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Connecticut's Department of Energy and Environmental Protection (DEEP) has proposed to increase funding for electric and natural gas energy efficiency programs from $122 million to $231 million annually for the next three years.

DEEP says this increase will be financed through an adjustment on charges for efficiency programs that are part of monthly electric and natural gas bills.

“Increased funding for energy efficiency programs is a smart investment with an unrivaled rate of return,” says Daniel C. Esty, commissioner of DEEP. “Residents and businesses who take advantage of efficiency programs see immediate and dramatic savings on their bill - with $3 to $4 in savings typically achieved for every $1 invested in energy efficiency.”

The release of DEEP’s draft decision opens a 30-day comment period. After evaluating public comments and making any necessary adjustments, DEEP’s Bureau of Energy and Technology Policy will finalize its decision and forward it to the Public Utilities Regulatory Authority (PURA). PURA will then take action to implement a Conservation Adjustment Mechanism (CAM) to fund expanded electric and natural gas efficiency programs. Final action on this decision is expected this fall.

Legislation approved in the 2013 session of the General Assembly - P.A.13-298 - authorized the use of a CAM to fund expanded efficiency programs and outlined the process for implementing this change.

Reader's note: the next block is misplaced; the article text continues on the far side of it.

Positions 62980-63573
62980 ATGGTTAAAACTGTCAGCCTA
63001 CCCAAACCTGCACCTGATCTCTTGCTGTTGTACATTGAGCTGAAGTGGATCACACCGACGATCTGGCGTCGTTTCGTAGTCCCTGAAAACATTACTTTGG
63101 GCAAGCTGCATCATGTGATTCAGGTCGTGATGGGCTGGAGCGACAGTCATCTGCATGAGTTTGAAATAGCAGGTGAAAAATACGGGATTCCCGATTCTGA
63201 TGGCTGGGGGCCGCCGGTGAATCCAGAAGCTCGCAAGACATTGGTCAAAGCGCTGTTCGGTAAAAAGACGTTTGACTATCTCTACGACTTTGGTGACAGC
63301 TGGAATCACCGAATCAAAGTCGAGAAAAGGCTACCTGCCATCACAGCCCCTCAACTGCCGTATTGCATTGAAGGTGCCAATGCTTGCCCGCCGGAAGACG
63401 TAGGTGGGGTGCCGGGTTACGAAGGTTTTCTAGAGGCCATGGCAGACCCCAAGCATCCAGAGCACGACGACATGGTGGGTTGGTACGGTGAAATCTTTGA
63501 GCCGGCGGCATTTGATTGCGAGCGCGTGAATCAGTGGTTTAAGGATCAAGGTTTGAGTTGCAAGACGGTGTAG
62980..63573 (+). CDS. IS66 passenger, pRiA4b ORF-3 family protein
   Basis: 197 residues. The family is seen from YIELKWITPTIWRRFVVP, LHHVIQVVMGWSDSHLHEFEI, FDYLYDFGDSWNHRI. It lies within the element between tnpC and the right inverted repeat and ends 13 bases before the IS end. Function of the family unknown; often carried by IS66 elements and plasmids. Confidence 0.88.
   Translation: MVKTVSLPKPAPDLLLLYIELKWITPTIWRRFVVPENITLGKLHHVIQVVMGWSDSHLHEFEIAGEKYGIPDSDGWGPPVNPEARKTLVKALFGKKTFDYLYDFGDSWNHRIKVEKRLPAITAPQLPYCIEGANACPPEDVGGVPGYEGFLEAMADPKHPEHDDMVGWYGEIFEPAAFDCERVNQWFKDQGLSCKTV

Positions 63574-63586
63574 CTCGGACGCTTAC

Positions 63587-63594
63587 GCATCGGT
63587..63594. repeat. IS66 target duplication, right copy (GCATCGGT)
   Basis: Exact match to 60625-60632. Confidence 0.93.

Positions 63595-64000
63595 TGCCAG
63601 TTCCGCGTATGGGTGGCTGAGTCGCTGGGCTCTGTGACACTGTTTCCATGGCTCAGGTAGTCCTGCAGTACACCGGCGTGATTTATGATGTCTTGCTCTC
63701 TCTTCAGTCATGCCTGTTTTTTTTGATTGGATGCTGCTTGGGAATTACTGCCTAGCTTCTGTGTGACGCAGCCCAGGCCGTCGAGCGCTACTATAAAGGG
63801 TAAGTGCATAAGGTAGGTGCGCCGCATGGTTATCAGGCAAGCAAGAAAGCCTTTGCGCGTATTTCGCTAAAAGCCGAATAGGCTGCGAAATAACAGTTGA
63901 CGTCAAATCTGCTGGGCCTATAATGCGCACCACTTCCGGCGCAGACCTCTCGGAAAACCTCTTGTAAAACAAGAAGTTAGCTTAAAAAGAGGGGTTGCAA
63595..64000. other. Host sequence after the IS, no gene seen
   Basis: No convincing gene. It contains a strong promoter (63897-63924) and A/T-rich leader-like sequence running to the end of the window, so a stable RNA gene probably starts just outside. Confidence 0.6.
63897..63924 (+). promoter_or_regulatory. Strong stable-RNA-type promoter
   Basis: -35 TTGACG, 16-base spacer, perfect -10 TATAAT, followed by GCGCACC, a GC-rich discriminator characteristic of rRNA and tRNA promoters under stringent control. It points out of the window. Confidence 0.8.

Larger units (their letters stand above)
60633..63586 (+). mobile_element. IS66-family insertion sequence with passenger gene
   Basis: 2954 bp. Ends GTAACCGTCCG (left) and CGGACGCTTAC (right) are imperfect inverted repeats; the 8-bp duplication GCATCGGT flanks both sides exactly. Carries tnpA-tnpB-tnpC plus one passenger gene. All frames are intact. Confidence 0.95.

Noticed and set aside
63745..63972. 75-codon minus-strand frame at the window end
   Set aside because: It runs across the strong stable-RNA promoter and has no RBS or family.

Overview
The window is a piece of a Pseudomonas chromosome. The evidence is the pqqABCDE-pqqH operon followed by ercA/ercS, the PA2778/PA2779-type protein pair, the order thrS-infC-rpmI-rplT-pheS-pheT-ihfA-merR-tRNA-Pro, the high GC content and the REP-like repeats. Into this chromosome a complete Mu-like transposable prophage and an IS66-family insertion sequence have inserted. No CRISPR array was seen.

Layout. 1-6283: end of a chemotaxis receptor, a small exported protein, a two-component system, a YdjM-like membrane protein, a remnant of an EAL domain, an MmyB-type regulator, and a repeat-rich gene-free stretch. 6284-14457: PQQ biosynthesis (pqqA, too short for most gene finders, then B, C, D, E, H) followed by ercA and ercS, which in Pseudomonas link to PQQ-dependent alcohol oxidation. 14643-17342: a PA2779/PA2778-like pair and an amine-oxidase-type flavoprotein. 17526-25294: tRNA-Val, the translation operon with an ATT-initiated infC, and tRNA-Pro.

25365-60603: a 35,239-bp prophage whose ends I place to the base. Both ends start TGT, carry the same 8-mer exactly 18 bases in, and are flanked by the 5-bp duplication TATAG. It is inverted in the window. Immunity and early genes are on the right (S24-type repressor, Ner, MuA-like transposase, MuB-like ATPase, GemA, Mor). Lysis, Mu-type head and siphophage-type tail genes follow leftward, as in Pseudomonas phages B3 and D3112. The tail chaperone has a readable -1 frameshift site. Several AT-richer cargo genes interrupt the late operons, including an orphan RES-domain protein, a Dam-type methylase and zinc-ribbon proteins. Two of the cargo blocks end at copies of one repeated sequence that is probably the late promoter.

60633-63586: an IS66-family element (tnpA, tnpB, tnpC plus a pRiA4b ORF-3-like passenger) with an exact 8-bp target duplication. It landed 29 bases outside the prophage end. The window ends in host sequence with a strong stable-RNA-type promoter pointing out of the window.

According to DEEP, monthly electric bills now include a conservation fee of $0.003/kWh, which provides funding for efficiency programs. This results in charges of $2.25/month for the average residential ratepayer - who uses 750 kWh per month. The proposed CAM will add the equivalent of another $0.003/kWh to distribution charges on electric bills.

DEEP says this charge will likely be more than offset by reduced and avoided costs on other portions of bills that are paid by ratepayers. According to the department, while customers who take advantage of efficiency program offerings will benefit the most, all customers will save money as lower consumption reduces the need for transmission upgrades and ISO New England to call upon the most expensive generation.

Approximately $105 million a year is currently collected from all electric ratepayers and $17 million from all natural gas ratepayers for energy efficiency programs, according to DEEP. These funds are distributed by the utilities for programs developed under the oversight of the Energy Efficiency Board.

DEEP says the use of a CAM to support expanded efficiency programs is consistent with the state’s first-ever Comprehensive Energy Strategy - which analyzed future needs for all sources of power in all sectors of the state economy. The strategy concluded that a full investment in all cost-effective efficiency measures would allow Connecticut ratepayers to achieve a net savings of $1.9 billion for natural gas and $3.5 billion for electricity over the next decade.

“Every dollar invested in efficiency is money that is spent within the state rather than spent somewhere else. Although Connecticut has been a leader in efficiency, the governor’s Comprehensive Energy Strategy revealed that we are seriously under-exploiting this resource,” says Esty. “The strategy showed that at current investments, we are only tapping into half of the true potential for gas and electric efficiency, and we are now taking action to capture the full benefits of energy efficiency.”

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